In London, Channel 4 News broadcast an electronically blurred body being dragged through the street. In Paris, LCI television station showed the footage of the bodies without blurring them. In Germany, ZDF News showed riot scenes but not any bodies.
On Wednesday, a man held a printed sign with a skull and crossbones and the phrase "Fallujah is the cemetery for Americans" beneath the blackened corpses after they were pulled from the vehicles.
One body was tied to a car that had a poster in its window of Sheik Ahmed Yassin, the founder of the Palestinian militant group Hamas who was assassinated by the Israeli military in Gaza City.
One resident displayed what appeared to be dog tags taken from one body. Residents also said there were weapons in the targeted cars. APTN showed an American passport near a body and a U.S. Department of Defense identification card belonging to another man.
Some of the slain contractors were wearing flak jackets, resident Safa Mohammedi said.
In Baghdad, Brig. Gen. Mark Kimmitt said the coalition would not be deterred from its mission to rebuild Iraq, and that numerous reconstruction projects were moving forward nationwide even though attention was focused on the attacks.
The roadside bomb that killed the five American soldiers Wednesday was in Malahma, 12 miles northwest of Fallujah, where anti-U.S. insurgents are active.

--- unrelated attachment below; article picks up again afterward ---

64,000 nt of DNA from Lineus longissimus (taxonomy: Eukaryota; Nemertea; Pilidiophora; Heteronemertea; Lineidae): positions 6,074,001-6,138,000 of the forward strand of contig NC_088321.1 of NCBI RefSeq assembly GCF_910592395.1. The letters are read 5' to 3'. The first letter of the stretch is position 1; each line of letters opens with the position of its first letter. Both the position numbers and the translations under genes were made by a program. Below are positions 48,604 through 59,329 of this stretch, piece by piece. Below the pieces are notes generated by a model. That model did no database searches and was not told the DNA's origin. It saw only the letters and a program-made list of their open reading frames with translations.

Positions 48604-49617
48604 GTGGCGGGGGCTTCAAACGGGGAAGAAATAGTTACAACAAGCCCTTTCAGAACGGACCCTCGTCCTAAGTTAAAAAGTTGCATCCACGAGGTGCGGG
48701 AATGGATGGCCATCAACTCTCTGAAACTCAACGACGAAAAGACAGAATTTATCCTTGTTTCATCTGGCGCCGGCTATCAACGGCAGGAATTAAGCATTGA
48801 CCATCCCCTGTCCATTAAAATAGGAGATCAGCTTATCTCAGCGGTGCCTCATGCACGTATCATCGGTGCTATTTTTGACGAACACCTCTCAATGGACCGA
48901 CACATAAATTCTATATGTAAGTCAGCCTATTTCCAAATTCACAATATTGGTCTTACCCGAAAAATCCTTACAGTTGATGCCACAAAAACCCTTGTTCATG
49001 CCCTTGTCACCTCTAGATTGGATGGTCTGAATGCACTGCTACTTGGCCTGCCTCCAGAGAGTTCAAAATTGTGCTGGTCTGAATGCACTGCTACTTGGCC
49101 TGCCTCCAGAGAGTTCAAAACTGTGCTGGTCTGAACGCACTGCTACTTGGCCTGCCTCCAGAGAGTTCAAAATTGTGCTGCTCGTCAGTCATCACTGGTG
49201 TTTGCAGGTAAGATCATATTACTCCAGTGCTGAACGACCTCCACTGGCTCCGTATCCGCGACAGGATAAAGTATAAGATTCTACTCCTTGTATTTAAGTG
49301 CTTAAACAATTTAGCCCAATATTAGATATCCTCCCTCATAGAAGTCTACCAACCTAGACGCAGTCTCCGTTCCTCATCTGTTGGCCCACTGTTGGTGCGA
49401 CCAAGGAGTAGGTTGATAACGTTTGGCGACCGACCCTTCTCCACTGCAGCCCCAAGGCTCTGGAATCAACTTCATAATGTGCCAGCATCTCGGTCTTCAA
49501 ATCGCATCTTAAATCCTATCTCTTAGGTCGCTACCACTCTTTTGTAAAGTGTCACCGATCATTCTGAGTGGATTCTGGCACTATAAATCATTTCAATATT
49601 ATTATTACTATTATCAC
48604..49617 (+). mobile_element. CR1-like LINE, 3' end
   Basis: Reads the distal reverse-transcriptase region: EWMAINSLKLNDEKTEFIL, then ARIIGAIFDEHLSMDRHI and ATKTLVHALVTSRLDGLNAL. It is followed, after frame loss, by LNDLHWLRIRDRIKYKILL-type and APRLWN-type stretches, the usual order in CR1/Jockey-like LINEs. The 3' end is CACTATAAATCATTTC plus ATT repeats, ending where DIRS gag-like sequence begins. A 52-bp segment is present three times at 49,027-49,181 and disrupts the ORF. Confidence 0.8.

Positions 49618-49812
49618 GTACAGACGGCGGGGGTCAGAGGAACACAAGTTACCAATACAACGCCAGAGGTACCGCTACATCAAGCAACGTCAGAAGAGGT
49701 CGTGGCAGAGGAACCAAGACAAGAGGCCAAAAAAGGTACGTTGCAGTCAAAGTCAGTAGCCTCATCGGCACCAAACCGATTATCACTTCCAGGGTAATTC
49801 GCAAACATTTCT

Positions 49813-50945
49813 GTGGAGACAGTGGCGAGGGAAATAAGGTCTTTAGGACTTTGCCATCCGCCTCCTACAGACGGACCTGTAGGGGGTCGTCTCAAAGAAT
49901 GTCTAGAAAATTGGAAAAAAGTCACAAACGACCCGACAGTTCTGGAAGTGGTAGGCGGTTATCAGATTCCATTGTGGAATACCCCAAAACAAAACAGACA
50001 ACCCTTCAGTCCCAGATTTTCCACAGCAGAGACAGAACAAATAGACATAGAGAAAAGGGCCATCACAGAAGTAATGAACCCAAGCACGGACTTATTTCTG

Their deaths raised the number of U.S. troops killed in March to at least 48, making it the second-deadliest month for U.S. troops since President Bush declared an end to major combat on May 1. The deadliest month was November, when 82 U.S. troops were killed.
In all, at least 597 U.S. troops have died in Iraq since the war began March 20, 2003. Of the total, 459 have died since May 1 when Bush flew onto an aircraft carrier off the California coast to declare the end of major combat.
Kimmitt said that over the past week, there has been an average of 28 attacks daily against coalition military, compared with an average of just under 20 daily attacks in previous weeks.
In the deadliest previous incident this year, nine soldiers were killed Jan. 8 when their Black Hawk medevac helicopter crashed near Fallujah, apparently after being shot down.
Fallujah is in the so-called Sunni Triangle, where support for Saddam was strong and rebels often carry out attacks against American forces. U.S. Marines recently took over authority in the region from the departing U.S. Army's 82nd Airborne Division.
In an effort to forcefully establish their presence, the newly arrived Marines have conducted numerous patrols in Fallujah and have engaged in fierce firefights with rebels. In recent months, U.S. soldiers were not seen as often in the center of town.
The Marines have said they will aggressively pursue guerrillas in Fallujah. However, no U.S. troops or Iraqi police were seen in the area after the attacks Wednesday, and the city was quiet.
In nearby Ramadi, insurgents threw a grenade at a government building and Iraqi security forces returned fire Wednesday, witnesses said. It was not clear if there were casualties.
Also in Ramadi, a roadside bomb exploded near a U.S. convoy, witnesses said. U.S. officials in Baghdad could not confirm the attack.
Northeast of Baghdad, in the city of Baqouba on Wednesday, a suicide bomber blew up explosives in his car when he was near a convoy of government vehicles, wounding 14 Iraqis and killing himself, officials said.